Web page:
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Win or lose, the LeBron James Lakers will be a cultural powerhouse

If all this excitement occurred in San Diego, imagine the insanity of the Lakers’ home opener

SAN DIEGO — LeBron James doesn’t play games. LeBron James orchestrates cultural events. And Sunday night’s game was the beginning of a societal whirlwind that will define this Los Angeles Lakers season.

As we arrived in the city Saturday afternoon, the energy was unavoidable. LeBron James is all people were talking about in sunny San Diego, from the beach to the streets to the bars and the hotel bars. James jerseys were part of the fashion statements that fans wore to the CRSSED Music Festival (featuring Duke Dumont and Kiiara) in town during the weekend. Each time James scored points (nine) or logged a rebound or an assist, a roar washed over the arena. As a franchise, the Lakers have always worked best when celebrity drove its success — and there’s not a bigger household name in basketball than No. 23, the three-time All-Star Game MVP.

But before we get to all of that, let’s iron out some facts after the Lakers’ 124-107 preseason-opening loss to the Denver Nuggets.

  • The Nuggets only made 13 3-pointers, but during the flow of the game, it sure felt like 50.
  • After threatening to make the playoffs the past two seasons, Denver could very well make it this year. If nothing else, the law of averages has to work in the team’s favor at some point.
  • Point guard Jamal Murray can absolutely shoot the leather off the ball.
  • Just imagine how much more anticipated Sunday’s game would’ve been had rookie forward Michael Porter Jr. (back surgery) played.
  • The Lakers preached defense all week in training camp. Turns out they’ll have to take that sermon a bit more to heart in the coming weeks.
  • It’ll be interesting to see what the Lakers do to add shooters to their squad.
  • Knowing all that, let’s not get into midseason form and overreact off not just a preseason game but the first preseason game. For both squads.

The Lakers are a team with endless possibilities in the youth movement quartet of Kyle Kuzma, Brandon Ingram, Josh Hart and Lonzo Ball. There’s also the spontaneity of Lance Stephenson, JaVale McGee and Michael Beasley. Not to mention the fearlessness of Rajon Rondo. But it’s the celebrity of James (among other qualities) that will make the 2018-19 season, and beyond, a part of Laker lore unique.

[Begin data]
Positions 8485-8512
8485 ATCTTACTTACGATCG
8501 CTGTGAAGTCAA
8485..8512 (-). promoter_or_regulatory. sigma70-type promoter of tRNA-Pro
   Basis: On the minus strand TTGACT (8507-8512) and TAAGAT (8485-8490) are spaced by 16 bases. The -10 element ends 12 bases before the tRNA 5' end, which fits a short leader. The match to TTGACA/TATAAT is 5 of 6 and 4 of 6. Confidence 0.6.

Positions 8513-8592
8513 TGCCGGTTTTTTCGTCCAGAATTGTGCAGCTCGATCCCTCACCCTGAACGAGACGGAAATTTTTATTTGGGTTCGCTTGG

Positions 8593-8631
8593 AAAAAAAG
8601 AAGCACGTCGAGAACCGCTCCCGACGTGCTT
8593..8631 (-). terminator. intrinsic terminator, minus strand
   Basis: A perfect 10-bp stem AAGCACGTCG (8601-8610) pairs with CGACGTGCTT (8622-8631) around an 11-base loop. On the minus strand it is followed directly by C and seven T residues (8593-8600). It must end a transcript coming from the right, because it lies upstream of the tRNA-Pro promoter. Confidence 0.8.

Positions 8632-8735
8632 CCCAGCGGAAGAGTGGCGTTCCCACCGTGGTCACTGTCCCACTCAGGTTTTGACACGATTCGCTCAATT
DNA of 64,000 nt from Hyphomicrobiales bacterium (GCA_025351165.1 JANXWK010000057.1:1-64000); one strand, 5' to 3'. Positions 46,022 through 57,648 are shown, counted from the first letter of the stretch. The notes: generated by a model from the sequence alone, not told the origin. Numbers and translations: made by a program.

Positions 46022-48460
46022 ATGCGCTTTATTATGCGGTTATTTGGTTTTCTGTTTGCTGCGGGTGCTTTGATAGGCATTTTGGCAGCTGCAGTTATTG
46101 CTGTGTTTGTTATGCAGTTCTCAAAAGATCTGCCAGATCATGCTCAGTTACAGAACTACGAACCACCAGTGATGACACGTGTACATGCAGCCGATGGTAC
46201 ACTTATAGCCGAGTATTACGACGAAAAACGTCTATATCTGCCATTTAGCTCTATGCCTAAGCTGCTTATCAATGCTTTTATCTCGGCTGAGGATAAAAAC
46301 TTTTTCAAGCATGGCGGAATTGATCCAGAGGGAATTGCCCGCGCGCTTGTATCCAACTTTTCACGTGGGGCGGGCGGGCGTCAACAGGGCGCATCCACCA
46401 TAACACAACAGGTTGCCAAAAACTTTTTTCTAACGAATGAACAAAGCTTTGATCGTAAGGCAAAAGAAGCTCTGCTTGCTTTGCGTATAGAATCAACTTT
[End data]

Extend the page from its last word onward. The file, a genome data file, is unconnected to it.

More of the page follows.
As expected, the crowd in San Diego’s Valley View Casino Center (capacity 16,100) was overwhelmingly pro-Lakers. The lines to get in featured fans in a dizzying array of jerseys, T-shirts and other purple and gold ensembles, and there was an irrefutable excitement not felt since the final days of Kobe Bryant’s 20-year reign. The expectation of a championship, even if many don’t expect it this season, is a feeling Lakers fans haven’t felt in half a decade. And that’s an eternity in the franchise Jerry Buss helped transform into a pop culture stalwart.

Every time James even dribbled the ball, people stood up. Kids with phones raced to the aisles to record the moment.

“Western Conference finals this season,” said Uber driver and lifelong Lakers fan Kassey, en route to the arena, “or it’s a disappointment for me.”

The season is still two weeks away and chants of MVP roared from pockets of the arena — although one guy from the upper deck made it a point to chant, “KOOOOOOOOBBBBEEEEEE!” throughout the first half. Every time James even dribbled the ball, people stood up. Kids with phones raced to the aisles to record the moment.

“Western Conference finals this season,” said the Uber driver, “or it’s a disappointment for me.”

This is the spirit James brings with him wherever he goes. It also makes you wonder. If all this happened in San Diego, then imagine the insanity of the Lakers’ home opener, 18 days away, against a legit title contender. Celebrities will pack courtside and settle to be peppered among the rows closest to the floor. Rabid collectives of Lakers fans from near and far will make the trip to their revitalized mecca.

Beyond that, though, the Lakers will of course struggle at many points — it’s a team that was largely pieced together on the fly. They’ll have their chapters of dominance and of controlled chaos, but regardless, Staples Center will be the vibrant cultural hub that, at its foundation, it has always been. Both scenarios can and will be honest representations of an evolving Western Conference powerhouse.

The ride has officially commenced. About the only thing left to do is win.

Justin Tinsley is a senior culture writer for Andscape. He firmly believes “Cash Money Records takin’ ova for da ’99 and da 2000” is the single most impactful statement of his generation.